Ordinarily the preaching of the Word and the administration of the Sacraments according to divine institution belong to the ministers of the church, who have been legitimately called to that office, as we have shown [§§ 51–63]. Against this divinely established order one cannot and should not set forth extraordinary examples of extreme necessity, which are indeed exempted from the common law but which do not at all overturn the general rule. Thus in the case of extreme necessity when either a man must die without Baptism or a private person must confer Baptism, it is better for a private person to administer Baptism than that the man die without being baptized. Nonetheless the administration of Baptism ordinarily belongs to the ministers of the church, as is gathered from Matt. 28:19 and Mark 16:15, where the duty both of preaching and of baptizing is committed to the apostles.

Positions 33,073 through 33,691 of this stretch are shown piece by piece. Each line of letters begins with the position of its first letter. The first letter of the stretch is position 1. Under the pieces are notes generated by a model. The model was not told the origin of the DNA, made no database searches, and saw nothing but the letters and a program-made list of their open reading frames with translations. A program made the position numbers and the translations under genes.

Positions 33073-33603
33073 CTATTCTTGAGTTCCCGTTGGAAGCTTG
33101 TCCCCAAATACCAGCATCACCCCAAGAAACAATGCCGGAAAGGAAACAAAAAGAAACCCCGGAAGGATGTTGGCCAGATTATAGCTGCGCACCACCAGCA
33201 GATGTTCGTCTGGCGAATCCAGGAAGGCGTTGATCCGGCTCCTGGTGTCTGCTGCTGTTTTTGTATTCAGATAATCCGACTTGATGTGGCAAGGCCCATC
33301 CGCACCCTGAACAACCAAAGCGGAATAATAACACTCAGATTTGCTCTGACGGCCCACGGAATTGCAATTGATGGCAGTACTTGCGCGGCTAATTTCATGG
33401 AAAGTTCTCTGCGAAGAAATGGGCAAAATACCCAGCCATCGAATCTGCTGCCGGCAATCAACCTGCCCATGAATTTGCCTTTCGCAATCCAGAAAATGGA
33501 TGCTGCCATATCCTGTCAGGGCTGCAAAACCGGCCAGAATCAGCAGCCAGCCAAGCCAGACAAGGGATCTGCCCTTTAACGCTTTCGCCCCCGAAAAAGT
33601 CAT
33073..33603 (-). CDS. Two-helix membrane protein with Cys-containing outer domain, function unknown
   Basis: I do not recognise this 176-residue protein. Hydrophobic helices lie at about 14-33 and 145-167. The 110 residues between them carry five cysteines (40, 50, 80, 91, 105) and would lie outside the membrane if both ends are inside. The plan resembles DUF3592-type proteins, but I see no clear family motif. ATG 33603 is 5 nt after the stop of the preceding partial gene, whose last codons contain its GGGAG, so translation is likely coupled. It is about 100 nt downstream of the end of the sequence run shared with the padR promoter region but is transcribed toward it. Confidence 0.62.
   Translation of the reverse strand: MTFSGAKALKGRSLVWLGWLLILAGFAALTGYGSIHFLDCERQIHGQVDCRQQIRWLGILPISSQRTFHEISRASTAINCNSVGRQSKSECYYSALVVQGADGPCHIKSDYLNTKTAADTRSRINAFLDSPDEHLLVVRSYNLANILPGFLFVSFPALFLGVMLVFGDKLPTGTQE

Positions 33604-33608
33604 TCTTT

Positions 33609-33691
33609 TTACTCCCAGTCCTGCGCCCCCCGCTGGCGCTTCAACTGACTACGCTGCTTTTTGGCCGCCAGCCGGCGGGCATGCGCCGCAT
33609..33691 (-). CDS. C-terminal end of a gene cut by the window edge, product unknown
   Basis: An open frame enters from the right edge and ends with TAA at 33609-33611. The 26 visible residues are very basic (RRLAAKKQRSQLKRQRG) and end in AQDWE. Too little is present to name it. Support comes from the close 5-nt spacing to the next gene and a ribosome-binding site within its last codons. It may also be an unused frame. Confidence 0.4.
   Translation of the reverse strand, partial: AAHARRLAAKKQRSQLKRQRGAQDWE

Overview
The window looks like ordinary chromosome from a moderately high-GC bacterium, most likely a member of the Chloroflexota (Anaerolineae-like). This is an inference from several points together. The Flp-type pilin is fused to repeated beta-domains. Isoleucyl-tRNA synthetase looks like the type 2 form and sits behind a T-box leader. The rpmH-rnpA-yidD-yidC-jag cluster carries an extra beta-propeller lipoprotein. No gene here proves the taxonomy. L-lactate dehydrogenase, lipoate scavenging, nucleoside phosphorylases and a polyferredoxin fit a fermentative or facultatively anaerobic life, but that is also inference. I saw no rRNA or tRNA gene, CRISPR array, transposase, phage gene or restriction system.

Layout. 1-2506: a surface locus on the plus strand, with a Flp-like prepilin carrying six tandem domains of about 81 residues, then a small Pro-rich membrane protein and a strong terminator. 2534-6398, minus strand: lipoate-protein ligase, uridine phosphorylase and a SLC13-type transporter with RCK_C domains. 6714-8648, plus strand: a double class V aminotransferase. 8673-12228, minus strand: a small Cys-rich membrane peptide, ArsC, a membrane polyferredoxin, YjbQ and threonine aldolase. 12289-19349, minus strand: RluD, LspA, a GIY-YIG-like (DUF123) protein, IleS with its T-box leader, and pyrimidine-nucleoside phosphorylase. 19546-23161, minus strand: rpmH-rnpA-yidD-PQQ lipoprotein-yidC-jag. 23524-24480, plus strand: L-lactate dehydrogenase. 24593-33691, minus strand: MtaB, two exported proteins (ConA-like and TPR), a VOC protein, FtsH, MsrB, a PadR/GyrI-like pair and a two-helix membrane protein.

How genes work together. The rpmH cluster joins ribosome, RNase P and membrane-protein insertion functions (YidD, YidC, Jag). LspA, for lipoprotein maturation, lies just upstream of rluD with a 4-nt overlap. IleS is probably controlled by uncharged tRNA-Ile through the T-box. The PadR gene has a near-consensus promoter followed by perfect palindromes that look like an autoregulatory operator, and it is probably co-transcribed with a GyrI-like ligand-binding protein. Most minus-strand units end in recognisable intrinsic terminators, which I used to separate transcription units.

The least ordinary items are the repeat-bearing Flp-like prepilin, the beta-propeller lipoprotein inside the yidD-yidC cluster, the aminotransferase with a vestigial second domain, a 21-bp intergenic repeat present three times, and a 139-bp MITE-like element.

Sunday, June 3, 2012
Baptism and Emergency Situations (Johann Gerhard)
Lutherans now and in the age of Lutheran Orthodoxy held that any Christian may perform a Baptism in a case of emergency, whether he is a pastor or not. But does this mean that there is no need for the office of the ministry? And how should the institution of Baptism in Matt. 28:16-20 be understood? Johann Gerhard comments on this issue in Theological Commonplaces: On the Ministry, Part One (St. Louis: Concordia, 2011), § 74, pp. 97-98.